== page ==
Microbial whole genome sequencing yields data that enables a comprehensive evaluation of all genetic features of an isolated microorganism. Shotgun sequencing strategy is a primary method of microbial whole genome sequencing. The sequencing steps do not need labor-intensive mapping and cloning, which saves tremendous time and money. Furthermore, high-throughput sequencing allows us to sequence hundreds of bacteria or viruses at the same time with the power of multiplexing. In whole genome shotgun sequencing, the whole genome is broken up into small fragments for sequencing, and then assembled together by computational method based on the overlapped regions, hence not requiring a reference genome. PacBio SMRT technology enables us to provide bacterial de novo whole genome sequencing and fungal de novo whole genome sequencing that generate more accurate and contiguous sequences.
Microbial whole genome sequencing is crucial for precise microbial identification, the generation of complete reference genomes (de novo sequencing), comparative genomic studies (re-sequencing), and genomic exploitation. Comparative genomic studies can identify individual genetic variations and large-scale structural variations within a population for which a reference genome is available. Evolutionary characteristics and phylogenetic relationships can be hence inferred. Microbial whole genome sequencing provides the possibility of gene finding and annotation. After multiple genes are explained, novel biochemical pathways that may be beneficial for medicine and biotechnology will likely be identified.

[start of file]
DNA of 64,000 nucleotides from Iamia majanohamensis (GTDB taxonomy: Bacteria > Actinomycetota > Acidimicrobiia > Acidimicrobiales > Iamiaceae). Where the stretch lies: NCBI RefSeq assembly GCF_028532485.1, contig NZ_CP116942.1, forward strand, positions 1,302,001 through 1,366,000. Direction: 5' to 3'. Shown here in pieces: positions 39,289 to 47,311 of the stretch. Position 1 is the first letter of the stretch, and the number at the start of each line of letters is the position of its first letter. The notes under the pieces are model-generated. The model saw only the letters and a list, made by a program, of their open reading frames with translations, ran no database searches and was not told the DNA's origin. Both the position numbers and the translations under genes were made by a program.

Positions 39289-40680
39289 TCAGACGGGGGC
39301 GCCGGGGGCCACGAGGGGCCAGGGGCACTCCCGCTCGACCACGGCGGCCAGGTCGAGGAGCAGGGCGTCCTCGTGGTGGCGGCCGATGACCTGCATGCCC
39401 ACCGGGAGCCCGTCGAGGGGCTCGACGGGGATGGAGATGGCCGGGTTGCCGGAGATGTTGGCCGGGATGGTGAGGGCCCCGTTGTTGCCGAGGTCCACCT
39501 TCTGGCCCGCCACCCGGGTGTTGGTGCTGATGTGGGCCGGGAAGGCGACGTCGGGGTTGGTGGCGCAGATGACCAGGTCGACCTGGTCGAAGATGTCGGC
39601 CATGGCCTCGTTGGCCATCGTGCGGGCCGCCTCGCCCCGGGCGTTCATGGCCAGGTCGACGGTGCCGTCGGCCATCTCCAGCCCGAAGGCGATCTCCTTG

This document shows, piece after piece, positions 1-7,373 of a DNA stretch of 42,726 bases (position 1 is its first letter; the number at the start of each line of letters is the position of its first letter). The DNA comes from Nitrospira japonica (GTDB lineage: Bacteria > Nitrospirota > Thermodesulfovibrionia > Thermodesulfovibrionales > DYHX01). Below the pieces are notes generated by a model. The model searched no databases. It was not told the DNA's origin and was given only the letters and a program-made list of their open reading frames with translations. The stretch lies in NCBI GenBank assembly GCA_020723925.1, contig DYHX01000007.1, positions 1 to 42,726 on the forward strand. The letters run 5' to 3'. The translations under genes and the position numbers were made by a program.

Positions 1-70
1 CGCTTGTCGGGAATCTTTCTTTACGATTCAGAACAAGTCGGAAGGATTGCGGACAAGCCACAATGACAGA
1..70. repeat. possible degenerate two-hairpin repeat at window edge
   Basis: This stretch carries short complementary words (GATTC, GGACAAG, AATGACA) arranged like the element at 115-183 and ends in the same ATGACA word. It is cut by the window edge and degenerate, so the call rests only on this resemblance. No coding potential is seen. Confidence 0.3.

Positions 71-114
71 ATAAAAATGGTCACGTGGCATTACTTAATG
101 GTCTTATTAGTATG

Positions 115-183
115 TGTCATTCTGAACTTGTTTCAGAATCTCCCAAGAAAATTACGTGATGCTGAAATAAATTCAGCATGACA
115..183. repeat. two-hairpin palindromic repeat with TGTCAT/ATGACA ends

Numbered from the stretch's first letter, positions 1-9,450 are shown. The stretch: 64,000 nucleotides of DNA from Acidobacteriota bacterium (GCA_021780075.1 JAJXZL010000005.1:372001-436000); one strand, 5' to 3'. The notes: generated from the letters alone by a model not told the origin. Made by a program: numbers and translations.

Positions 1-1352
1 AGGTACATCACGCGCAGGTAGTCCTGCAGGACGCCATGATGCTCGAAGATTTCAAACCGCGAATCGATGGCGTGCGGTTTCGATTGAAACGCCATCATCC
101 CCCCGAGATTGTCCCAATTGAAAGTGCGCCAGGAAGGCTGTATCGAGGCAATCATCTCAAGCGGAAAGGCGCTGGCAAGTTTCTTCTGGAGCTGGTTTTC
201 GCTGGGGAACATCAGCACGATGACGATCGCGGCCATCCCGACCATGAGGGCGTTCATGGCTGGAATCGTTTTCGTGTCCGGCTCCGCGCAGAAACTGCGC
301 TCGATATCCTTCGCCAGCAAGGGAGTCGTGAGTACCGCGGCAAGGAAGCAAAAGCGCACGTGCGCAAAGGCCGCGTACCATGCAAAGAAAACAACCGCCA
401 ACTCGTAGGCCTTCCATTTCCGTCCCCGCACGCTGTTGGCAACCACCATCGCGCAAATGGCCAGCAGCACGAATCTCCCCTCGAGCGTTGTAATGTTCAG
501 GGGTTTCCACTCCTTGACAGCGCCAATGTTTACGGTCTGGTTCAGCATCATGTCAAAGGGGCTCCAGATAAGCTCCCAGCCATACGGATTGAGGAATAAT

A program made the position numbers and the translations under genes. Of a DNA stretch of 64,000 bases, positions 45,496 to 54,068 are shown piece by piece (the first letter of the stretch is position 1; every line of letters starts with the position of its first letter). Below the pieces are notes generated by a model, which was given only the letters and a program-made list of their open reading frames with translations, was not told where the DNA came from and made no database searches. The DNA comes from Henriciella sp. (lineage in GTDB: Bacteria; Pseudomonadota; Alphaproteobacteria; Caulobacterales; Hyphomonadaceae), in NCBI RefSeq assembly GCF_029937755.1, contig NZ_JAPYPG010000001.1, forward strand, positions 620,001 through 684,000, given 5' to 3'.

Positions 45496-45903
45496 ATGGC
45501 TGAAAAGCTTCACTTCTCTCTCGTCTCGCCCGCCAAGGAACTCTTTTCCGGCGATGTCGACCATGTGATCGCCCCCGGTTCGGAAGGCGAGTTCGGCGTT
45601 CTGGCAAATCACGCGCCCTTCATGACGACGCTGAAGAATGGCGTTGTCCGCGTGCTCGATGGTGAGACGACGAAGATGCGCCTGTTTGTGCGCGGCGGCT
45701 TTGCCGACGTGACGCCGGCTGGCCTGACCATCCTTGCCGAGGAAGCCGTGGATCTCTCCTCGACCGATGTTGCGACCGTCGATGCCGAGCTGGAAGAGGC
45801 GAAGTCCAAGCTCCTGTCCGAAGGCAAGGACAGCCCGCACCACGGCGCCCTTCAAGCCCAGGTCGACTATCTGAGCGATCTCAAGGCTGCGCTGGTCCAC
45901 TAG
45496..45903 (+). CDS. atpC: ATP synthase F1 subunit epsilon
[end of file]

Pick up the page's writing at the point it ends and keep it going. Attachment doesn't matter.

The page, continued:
There are three ways to ensure the accuracy of genome assembly: (i) prior to assembly, correct sequences in the consensus sequence; (ii) correct the results of sequence assembly utilizing sequencing data; (iii) correct the results of sequence assembly utilizing high quality next generation sequencing data. After the three corrections, the accuracy of final sequence assembly can reach 99.99%.
Documentaries, videos and podcasts